Lesson 2

## Mass

Grams measure the property of matter which we call mass. In chemistry you can also call it weight. There is a distinction between mass and weight. Let me dwell on that for a moment, even though it is something that chemists tend to ignore.

### Mass and Weight

Mass measures the amount of matter in an object. It is related to inertia and to weight. Weight is the gravitational attraction between the earth and the mass of the object. The object's mass is attracted to the earth and the strength of that attraction is called the weight. Something can have mass and still be weightless by being so far away from the earth that the force of gravitational attraction is negligible.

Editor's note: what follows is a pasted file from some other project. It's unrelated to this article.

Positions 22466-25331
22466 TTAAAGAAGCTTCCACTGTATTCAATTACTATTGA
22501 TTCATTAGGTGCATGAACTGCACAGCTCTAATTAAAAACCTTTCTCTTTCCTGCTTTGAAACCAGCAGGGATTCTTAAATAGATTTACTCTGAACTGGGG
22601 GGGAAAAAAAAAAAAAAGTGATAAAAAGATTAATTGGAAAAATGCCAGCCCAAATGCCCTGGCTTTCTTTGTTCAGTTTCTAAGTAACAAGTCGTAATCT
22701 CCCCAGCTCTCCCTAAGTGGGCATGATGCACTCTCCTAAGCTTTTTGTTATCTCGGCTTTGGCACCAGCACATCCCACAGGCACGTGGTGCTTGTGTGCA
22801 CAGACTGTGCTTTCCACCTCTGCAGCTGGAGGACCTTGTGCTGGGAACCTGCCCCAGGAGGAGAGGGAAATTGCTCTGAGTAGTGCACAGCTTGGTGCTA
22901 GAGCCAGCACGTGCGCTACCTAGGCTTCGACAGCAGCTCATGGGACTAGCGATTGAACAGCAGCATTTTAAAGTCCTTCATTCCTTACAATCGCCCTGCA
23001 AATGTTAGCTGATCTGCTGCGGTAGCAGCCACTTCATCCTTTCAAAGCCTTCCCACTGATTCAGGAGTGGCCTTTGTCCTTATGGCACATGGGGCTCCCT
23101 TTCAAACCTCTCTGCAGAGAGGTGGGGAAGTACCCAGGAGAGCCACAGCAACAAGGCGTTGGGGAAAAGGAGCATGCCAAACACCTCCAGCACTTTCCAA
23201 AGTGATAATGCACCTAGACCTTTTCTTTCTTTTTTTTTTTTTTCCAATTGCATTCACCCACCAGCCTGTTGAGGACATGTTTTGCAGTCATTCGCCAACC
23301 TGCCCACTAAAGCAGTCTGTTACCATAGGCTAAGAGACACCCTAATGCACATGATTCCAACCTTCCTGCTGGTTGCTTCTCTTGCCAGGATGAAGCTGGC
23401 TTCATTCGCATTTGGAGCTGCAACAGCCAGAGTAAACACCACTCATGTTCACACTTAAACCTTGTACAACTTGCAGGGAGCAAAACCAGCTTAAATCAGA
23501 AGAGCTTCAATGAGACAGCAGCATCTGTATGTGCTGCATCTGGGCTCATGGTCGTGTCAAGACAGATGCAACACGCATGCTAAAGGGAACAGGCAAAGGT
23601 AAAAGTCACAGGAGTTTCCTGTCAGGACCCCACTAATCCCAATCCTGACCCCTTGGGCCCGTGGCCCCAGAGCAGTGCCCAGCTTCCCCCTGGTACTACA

Since most of our chemical reactions are done on or near the earth's surface, we don't have to worry about changes in weight due to varying distance from earth. Here on earth, if two things have the same mass, they will also have the same weight. If you took a billiard ball or a chemical sample to the moon or into outer space, its weight would be less but its mass would remain the same. Chemists usually refer to the weight rather than the mass. We treat mass and weight essentially the same although technically we should call it mass. If you would like to know more about the distinction between mass and weight, check your textbook or ask the instructor.

### Metric Units of Mass

For weight or mass, our standard unit is the gram. This is the unit we will be using most. If we wanted to measure very small amounts of something, we would measure the mass in milligrams, in thousandths of grams. If we wanted to measure heavier objects, we would use the kilogram which is 1,000 times a gram. The SI of International System uses the kilogram as its standard rather than the gram.

 Metric Unit Abbr. Metric Equivalent English Equivalent gram g ~0.035 ounce kilogram kg 1000 g ~2.2 pounds milligram mg 0.001 g